The Indie Month That Was: Part I

By Michael Lynderey

May 14, 2009

This is probably how swine flu spreads. I can't be too careful.

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While the box office has been overflowing for 2009's wide release offerings, it hasn't been a very good year for the under-800 theaters crowd. So far, only a few platform releases have found wider acceptance. April, specifically, offered a fair collection of limited release films, most of which didn't get much past the starting gate at the box office. Still, here's a look at the acclaimed, the rejected, and the just plain odd films that played somewhere out there in April 2009.

The A-Lister

The biggest sub-800 theater movie of the year so far has been Sunshine Cleaning, the almost-token Sundance-flavored hit of the season. Everything went according to plan for this release, which follows a pair of sisters who get into the lucrative (?) crime scene cleanup industry. Like all high profile indie films, it first opened up in only a handful of theaters (4), delivering a masterful per-screen average of $54,798. Throughout March and April, it proceeded to expand to 64, 167, 479, 598 and finally 642 locations, and it was only there that the buck stopped (at that point, the per-theater average deflated to $1,527). The indie cred and relative star power of Amy Adams and Emily Blunt brought this one out, despite somewhat middling reviews for this type of film. For Adams, a successful smaller film is becoming almost a March tradition - witness her better received March '08 release Miss Pettigrew Lives for a Day, which brought in $12.3 million in fewer screens than the '09 Adams film. Sunshine Cleaning, on the other hand, has so far grossed $10.4 million, a decent-enough result that proves there's still some power in quirky comedies.




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Opening wide... somewhere

The most interesting breed of limited releases are the ones studios open in a couple hundred screens right away, without a platform release or time to grow legs. Occasionally, such movies have a strong niche market - say, a Christian-oriented film like Facing the Giants or an African-American-targeted release like Not Easily Broken - and so they do fairly or very well with this strategy. However, most movies given this type of entry into theaters are just being dumped. That's why studios rarely do it, and there's usually a particular reason why they even bother giving their unwanted product such a wide release.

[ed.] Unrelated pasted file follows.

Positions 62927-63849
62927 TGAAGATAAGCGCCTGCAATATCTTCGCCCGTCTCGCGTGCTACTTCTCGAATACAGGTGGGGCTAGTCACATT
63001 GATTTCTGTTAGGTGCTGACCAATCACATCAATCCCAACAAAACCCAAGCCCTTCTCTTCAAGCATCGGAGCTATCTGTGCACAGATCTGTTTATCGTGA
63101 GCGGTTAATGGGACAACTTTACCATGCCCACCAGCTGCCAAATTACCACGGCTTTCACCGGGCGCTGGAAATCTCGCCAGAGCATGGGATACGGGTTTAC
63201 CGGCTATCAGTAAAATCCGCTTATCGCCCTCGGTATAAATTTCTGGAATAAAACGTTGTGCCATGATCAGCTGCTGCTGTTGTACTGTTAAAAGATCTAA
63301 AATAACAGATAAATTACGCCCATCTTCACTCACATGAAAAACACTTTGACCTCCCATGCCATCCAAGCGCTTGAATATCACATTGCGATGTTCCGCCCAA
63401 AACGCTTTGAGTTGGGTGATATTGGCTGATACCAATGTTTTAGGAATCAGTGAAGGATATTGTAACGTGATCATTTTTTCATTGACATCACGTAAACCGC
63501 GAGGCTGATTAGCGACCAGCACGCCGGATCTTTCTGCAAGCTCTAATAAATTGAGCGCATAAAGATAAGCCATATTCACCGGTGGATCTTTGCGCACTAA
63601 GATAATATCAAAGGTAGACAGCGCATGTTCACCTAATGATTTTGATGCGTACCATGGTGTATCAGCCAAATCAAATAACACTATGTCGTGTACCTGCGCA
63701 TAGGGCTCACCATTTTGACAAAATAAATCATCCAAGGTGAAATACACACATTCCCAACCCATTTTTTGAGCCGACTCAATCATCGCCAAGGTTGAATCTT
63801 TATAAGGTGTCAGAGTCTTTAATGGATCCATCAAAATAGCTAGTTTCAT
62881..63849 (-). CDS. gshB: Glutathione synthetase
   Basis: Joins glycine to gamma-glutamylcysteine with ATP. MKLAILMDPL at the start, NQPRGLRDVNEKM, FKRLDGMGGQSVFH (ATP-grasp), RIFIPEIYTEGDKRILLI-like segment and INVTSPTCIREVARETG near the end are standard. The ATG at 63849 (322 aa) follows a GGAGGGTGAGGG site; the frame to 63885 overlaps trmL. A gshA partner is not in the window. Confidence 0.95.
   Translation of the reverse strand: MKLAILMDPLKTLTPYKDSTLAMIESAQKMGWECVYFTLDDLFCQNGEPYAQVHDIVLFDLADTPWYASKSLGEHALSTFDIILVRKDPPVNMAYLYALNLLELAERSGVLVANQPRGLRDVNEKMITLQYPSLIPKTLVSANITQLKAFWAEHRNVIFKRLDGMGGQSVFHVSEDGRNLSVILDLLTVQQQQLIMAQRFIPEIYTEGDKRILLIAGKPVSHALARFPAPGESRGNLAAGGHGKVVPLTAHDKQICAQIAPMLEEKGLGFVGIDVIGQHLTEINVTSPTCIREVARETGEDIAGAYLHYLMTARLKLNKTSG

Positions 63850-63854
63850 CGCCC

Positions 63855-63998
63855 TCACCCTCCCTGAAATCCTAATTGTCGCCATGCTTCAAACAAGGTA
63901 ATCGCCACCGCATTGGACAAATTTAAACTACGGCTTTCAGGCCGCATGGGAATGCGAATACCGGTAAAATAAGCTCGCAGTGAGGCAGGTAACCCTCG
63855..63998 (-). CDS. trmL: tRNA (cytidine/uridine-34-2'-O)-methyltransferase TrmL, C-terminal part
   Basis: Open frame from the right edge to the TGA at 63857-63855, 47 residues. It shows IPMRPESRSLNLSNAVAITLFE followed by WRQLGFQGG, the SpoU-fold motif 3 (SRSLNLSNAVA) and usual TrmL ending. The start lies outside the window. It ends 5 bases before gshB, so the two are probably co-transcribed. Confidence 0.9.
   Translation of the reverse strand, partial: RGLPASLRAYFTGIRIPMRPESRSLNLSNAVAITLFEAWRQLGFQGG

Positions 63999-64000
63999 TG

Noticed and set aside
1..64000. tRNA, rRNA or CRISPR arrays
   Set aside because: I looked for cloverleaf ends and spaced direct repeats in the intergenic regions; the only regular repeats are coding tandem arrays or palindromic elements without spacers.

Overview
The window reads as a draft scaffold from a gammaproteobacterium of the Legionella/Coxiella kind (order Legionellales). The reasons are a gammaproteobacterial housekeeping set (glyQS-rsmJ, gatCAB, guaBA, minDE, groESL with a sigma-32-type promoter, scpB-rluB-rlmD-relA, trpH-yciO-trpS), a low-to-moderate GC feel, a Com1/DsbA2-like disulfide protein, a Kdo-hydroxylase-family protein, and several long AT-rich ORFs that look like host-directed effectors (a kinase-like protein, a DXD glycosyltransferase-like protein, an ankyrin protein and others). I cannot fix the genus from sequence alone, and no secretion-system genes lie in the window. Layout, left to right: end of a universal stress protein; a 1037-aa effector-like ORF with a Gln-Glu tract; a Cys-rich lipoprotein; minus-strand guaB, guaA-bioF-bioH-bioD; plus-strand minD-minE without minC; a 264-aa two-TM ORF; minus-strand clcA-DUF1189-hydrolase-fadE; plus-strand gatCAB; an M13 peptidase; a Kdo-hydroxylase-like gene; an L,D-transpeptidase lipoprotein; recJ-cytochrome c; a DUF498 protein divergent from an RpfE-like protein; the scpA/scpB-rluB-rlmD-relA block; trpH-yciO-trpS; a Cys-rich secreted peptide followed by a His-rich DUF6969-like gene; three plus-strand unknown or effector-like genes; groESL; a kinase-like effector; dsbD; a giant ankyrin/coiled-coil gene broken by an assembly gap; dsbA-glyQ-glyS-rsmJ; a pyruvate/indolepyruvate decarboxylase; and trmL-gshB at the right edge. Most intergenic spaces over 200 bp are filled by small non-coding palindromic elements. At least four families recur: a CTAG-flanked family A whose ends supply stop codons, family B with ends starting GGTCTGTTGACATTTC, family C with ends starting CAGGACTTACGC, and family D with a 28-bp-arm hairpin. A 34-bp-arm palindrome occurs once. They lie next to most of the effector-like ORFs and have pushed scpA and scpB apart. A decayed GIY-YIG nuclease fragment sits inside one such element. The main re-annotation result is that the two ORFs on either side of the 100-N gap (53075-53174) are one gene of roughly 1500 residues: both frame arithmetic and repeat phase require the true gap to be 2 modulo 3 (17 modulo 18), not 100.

First on this roster, there's The Informers - a drugs, sex, and rock 'n' roll odyssey about glamorous and troubled people in L.A. On paper, it sounds like a possible winner. It's a Bret Easton Ellis adaptation - a fact that gets a movie at least some interest from a certain demographic. It's set in the '80s, like three recent films (Watchmen, Adventureland and the Haunting in Connecticut). It's got a large cast, mixing big names (Billy Bob Thornton, Kim Basinger, Winona Ryder) with some lesser knowns like Jon Foster and Amber Heard. But then the downsides come in - Ellis films (American Psycho, Less than Zero, The Rules of Attraction) may get some good reviews, but they never do well at the box office. This one went through some heavy cutting (the scenes excised include those featuring Brandon Routh, who played Superman in Superman Returns and has effectively remained incognito at the movies since). And the RottenTomatoes score is 14%.


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